Falmouth. I went to boarding school here in the UK before I started at Exeter. Also, my family travels a lot, so I have plenty of experiences being away from home. People are often surprised that an international student would come to study here as well: you wouldn’t expect this university town would be here in secluded Cornwall. I chose Exeter because of a weird situation where my brother went to Exeter, so I knew the university and was already familiar with it. I didn’t necessarily choose the Penryn Campus but I’m glad I came here. It’s a lot like my boarding school, at a seaside town. I think the size and general difficulty of getting around the UK haven’t helped me settle in. I don’t have a car here and that makes it even harder. My dad helped my brother get his visa, so he knew what to do and helped me out. Now I have the Biometrics Residency Permit (BRP) that I have to show. Going through customs means that I have to

Sometimes, being the only Asian means you get looked at or treated differently

get my passport stamped and show the BRP. Now that I have my papers and my visa already, I don’t

Caribbean Society, but it did help because it was a

think Brexit will affect me. However, I think it will

place where other international students and oth-

affect how international students travel to Europe.

er cultures could come and be accepted. People

I also think people will be more standoffish and

in the Asian Society treat each other the same.

possibly harsher at customs. I absolutely think that

Sometimes, being the only Asian means you get

Brexit will change the UK’s attitude towards inter-

looked at or treated differently to others. In the

national students. I think the number of interna-

beginning, the society struggled for numbers, but

tional students will decrease. Just the willingness

it’s grown. We recently hosted an event for the

to integrate international students into the com-

Chinese New Year. We were only expecting 20

munity and into the country will be less noticeable

to 25 people but we maxed out a restaurant with

and probably not as important to universities.

45 people and that was really amazing. It’s really

In my first year, I joined the African Caribbean

come into its own. The problem with socials is, as

Society, and that really helped me find other in-

students, we are all super busy. I tried to plan some

ternationals, especially because there wasn’t an

and it seemed like others didn’t want to bother

Asian-based society. But then, in my second year, I

with it. Sometimes it’s really hard to feel accept-

started the Asian Society with some of my friends.

ed if people aren’t going out of their way to plan

The Asian Society hasn’t helped the university ap-

and organise events like socials. When students

preciate the culture in the same way as the African

try to organise things themselves it becomes hard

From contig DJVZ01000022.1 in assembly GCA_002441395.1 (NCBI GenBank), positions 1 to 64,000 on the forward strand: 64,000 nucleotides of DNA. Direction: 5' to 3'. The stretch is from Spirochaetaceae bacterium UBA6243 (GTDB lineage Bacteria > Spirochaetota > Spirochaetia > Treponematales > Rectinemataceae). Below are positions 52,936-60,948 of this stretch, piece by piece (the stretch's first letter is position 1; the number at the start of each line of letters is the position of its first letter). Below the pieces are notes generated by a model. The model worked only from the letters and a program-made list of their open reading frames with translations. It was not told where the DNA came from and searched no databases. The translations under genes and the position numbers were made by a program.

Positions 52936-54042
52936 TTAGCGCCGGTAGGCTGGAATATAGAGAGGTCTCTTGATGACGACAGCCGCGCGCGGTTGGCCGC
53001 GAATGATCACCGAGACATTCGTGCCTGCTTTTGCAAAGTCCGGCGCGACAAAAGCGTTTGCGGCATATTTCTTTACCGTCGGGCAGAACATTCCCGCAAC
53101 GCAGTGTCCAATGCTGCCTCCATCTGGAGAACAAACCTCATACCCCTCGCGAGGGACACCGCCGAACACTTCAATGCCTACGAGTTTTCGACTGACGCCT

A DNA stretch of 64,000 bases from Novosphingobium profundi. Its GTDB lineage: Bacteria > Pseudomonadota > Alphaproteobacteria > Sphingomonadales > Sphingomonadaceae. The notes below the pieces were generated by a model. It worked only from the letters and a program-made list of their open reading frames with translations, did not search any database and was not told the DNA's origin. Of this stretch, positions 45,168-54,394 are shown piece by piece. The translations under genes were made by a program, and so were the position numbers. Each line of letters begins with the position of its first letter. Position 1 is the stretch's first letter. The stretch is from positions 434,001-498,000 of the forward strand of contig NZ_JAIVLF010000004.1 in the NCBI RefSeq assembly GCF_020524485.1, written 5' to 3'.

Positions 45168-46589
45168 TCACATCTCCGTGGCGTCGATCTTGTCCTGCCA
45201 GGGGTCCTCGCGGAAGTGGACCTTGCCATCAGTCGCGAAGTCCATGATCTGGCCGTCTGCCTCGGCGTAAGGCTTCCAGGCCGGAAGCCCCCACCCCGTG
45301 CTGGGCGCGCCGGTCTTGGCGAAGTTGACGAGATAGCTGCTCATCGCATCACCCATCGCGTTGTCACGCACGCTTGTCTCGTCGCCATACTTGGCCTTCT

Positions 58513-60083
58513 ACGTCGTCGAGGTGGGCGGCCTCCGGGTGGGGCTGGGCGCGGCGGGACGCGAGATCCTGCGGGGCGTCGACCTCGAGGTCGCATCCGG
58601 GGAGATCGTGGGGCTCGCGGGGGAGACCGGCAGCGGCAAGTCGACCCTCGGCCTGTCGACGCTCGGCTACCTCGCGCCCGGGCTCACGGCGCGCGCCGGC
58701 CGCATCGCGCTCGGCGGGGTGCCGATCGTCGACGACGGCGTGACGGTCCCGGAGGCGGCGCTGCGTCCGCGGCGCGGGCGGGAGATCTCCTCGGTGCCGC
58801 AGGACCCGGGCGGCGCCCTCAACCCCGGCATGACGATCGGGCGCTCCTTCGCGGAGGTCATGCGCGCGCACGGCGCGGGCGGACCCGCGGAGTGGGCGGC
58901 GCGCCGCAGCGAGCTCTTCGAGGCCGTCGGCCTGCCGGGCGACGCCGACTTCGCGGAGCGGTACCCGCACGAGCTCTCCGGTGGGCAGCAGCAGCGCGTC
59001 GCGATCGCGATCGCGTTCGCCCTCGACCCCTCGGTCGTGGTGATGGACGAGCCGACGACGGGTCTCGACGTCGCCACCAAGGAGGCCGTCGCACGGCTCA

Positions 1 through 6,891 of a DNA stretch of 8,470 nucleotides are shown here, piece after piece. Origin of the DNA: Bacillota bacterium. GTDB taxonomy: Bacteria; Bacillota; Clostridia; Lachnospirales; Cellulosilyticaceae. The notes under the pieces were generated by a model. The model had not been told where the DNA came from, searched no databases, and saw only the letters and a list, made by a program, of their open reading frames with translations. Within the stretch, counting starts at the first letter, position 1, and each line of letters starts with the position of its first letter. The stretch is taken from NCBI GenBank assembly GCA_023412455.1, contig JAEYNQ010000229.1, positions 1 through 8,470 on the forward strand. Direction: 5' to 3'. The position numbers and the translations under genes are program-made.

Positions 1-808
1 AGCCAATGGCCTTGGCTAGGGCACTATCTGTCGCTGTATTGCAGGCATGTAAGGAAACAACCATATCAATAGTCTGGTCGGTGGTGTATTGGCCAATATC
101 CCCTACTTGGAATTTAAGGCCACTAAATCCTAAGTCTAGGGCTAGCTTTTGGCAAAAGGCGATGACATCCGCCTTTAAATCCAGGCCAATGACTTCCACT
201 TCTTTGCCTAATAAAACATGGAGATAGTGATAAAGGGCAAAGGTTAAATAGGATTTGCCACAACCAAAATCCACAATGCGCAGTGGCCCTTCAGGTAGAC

31


KENISHA GANESH

to make things convenient. With Exeter, a lot of

when I feel out-of-place, but I go to the gym quite

events are hosted at the main campus; I don’t want

frequently, and I’ve noticed that I get a lot of looks

to travel for three hours for an event that may only

both because I’m Asian and a woman. It’s really

be three hours long. Students shouldn’t have to

hard to take. There was this one time, a guy came

plan and organise events because they are already

up to me and asked if I was sure I could do a work-

pressed for time. Also, sometimes when students

out and I was shocked. It was definitely a low point.

put on events, the university shuts it down because

It’s particularly the looks from people that make it

they don’t understand the need for them.

feel hard to integrate.

There was one time I felt separated from oth-

Cornwall and Falmouth are both nice and I’ve

ers because of my internationality, and that was

adjusted better than I thought I would. I think that

when the professor seemed to direct the conver-

being at the boarding school helped. It was a lot

sation of colonialism towards me; that’s not really

smaller, but it still helped. I still miss home and

a professional thing to do. Being one of the few

familiar faces, especially because Falmouth and

ethnic people in the class, it feels hard to handle

Cornwall don’t have much, if any, Asian culture. I

at times because no one else knows my struggles.

think there’s only one Asian restaurant. I think the

The town has been more difficult to connect with

universities are doing enough to attracting inter-

than the universities. There’s already some hatred

national students, yes, but integrating them, no.

for university students. However, some people do

The students have to do everything themselves.

what they can to counteract this. You can go to

They have to put themselves out there. It’s just not

some places and it will feel really homely and wel-

the best. For instance, the Student Mentor scheme

coming. There are still good places to hang out

isn’t pushed enough. I have never met mine, and I

and feel accepted. There aren’t often moments

don’t think it’s believed to be important when it


33

is or it could be. The universities definitely need

we talk about African women we focus on slav-

to diversify their food because it’s really impor-

ery, but we should focus on things that are a bit

tant for international students to see their culture,

more uplifting.